The process of engaging the neighborhood and its residents is slow, but we are continuing to work at it.  We have our next ABWK event on December 15, and we have planned a fun, family friendly event around it.  Along with the work we will be conducting on a family’s home in the neighborhood, we will be having Santa photos for the neighborhood and a BBQ cookout for people to stop by and get to know Habitat and their neighbors.  We’ll see how it goes!

(Photos courtesy of Ayman Alhajji)

Wednesday, November 7, 2012

Abundant Life?

So much has happened since I have last updated my blog, I don't even know where to begin or what to deem relevant enough to write about.  WARNING: This could be a long post in order to catch up! 

I'll start with some work related items.  Habitat for Humanity Tucson is a wonderful fit for me!  As I continue to get deeper into my work, I am reaffirmed that I am where God wants me to be this year.  I am loving the challenges of building community in the Sunnyside neighborhood and am getting a good amount work sent my way in the areas of green building and structural design review for two new floor plans Habitat is starting to build. 

Between my days spent working with neighborhood revitalization, I have been able to keep pretty busy with other YAV related activities/experiences/opportunities.  Last week(end) we were joined in Tucson by about 20 other YAVs and DOOR volunteers from the west for a delegation with Borderlinks.  Borderlinks is an organization that runs educational experience trips for groups wanting to learn more about border and immigration issues.  Our group went on a 4 day delegation and participated in workshops and experiences both in Tucson and Mexico.  The most impacting parts of the delegation were attending Operation Streamline and visiting Mexico and the border.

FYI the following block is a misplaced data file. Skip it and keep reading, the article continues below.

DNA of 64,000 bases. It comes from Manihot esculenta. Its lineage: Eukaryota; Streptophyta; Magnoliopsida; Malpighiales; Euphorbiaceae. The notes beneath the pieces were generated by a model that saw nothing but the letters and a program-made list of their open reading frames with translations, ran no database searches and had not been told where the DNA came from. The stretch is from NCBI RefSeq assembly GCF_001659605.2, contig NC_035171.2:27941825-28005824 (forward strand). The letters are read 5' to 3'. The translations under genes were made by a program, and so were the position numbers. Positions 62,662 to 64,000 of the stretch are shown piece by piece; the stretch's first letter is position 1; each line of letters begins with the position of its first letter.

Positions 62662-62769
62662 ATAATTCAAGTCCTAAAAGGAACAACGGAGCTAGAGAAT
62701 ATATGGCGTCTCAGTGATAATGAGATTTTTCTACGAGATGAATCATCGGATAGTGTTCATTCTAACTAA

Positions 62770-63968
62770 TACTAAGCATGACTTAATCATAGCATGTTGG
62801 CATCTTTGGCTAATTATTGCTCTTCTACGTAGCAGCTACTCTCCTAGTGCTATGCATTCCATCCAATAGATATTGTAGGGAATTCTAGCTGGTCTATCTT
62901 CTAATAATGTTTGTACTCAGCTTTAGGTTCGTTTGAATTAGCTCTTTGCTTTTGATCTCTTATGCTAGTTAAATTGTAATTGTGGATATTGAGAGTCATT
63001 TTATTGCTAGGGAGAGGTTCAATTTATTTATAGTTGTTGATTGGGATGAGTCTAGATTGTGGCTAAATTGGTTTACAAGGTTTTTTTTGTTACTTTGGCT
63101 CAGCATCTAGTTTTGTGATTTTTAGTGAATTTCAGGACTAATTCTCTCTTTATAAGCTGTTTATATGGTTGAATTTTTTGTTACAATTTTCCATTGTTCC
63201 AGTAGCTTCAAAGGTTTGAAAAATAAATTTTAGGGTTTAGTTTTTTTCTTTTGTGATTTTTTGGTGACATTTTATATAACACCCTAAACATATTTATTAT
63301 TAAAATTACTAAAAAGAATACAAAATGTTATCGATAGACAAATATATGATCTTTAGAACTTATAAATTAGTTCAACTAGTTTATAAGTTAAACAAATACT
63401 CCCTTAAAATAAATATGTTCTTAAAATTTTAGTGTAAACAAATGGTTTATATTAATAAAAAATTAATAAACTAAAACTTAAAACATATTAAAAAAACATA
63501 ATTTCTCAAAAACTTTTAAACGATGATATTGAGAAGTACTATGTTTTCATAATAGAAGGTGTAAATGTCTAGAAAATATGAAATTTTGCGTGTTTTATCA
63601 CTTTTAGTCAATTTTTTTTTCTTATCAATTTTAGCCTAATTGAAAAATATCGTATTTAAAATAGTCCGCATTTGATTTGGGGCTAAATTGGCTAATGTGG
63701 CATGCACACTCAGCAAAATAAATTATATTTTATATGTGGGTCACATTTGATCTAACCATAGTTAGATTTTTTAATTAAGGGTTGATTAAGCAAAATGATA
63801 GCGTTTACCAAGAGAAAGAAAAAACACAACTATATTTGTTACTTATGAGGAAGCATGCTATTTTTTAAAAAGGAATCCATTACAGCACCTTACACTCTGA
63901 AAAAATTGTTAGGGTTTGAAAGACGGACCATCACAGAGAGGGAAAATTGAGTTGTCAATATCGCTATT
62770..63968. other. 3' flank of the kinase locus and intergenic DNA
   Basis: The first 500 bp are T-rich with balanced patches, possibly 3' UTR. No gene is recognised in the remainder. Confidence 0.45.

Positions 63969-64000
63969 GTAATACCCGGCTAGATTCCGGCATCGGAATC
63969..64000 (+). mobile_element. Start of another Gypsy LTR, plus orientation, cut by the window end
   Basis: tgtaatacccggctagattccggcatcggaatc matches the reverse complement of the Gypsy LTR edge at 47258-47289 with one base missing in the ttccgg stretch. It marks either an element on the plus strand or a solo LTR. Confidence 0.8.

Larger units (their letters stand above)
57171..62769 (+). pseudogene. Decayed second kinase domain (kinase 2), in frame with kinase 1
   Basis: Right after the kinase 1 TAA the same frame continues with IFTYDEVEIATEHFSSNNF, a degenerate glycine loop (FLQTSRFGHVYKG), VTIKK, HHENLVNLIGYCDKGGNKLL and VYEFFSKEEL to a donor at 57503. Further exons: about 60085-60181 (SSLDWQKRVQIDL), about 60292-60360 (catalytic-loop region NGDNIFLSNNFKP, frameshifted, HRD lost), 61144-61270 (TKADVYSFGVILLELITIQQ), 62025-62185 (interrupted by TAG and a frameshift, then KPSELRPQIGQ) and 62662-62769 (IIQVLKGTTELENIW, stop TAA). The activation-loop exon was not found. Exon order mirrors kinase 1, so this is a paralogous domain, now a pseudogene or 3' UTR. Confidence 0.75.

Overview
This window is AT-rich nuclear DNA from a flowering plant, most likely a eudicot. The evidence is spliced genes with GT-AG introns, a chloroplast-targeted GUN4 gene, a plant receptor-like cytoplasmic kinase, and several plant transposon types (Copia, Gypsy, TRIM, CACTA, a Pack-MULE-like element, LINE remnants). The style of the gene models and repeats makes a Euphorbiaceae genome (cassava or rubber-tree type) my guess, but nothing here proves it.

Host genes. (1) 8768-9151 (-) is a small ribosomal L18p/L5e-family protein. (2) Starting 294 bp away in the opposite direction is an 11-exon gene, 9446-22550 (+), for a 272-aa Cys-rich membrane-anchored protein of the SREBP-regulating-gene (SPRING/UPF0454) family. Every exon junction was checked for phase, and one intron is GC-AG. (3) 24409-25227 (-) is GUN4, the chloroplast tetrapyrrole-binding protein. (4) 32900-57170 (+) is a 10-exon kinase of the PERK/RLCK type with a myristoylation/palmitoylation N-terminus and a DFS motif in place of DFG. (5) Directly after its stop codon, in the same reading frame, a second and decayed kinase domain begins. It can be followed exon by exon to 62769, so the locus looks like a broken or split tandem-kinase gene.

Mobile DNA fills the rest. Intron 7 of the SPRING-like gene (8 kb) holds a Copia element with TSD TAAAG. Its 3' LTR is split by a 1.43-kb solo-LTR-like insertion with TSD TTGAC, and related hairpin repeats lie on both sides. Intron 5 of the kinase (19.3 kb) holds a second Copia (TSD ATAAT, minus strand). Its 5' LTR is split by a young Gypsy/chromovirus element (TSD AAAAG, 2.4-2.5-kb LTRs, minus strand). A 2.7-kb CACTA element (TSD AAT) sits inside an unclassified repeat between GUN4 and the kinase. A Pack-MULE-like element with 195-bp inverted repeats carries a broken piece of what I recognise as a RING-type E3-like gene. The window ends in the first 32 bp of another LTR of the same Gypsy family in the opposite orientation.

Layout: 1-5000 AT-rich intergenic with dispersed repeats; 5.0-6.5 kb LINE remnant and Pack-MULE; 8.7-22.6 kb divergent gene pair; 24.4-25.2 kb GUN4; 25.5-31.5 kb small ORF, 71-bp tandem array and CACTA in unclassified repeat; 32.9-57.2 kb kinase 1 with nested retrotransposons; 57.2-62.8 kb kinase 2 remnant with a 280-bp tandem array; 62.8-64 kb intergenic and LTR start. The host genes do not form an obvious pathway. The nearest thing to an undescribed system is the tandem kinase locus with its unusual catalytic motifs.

Operation Streamline is a controversial act of our judicial system in Tucson which moves 350 immigrants through the court in a week.  Each afternoon on Monday through Friday, 70 people picked up for the crime(?) of "entering the country without inspection", or not entering at a border checkpoint, are given the opportunity(?) to plead guilty to their said crime, waive their right to a formal trial and be sent back to their country of origin.  This might not sound like a horrible situation to some who are reading, but wait there's more.  These 70 people are moved through this system in a maximum time of two hours, but depending on the judge could be in a mere 30 minutes.  If you do the math, that is less than half a minute for each person pleading guilty.  The immigrants enter the courtroom shackled, tired, hungry and dirty from their journey through the treacherous desert.  They are all wearing translation headphones and are called seven at a time to the front of the court room.  There the judge confirms their name and asks a series of questions which are answered in unison, "Si, Senor" or "No, Senor."  At the end of their time in front of the judge, they have all agreed to pleading guilty and are sent back home with no chance of ever being able to attain residency or a work permit in the U.S.  No matter what your stance on immigration issues, I hope you can agree that human beings, people born to the same earth (maybe only 50 miles south of you), should not be treated this way.  It is simply inhumane.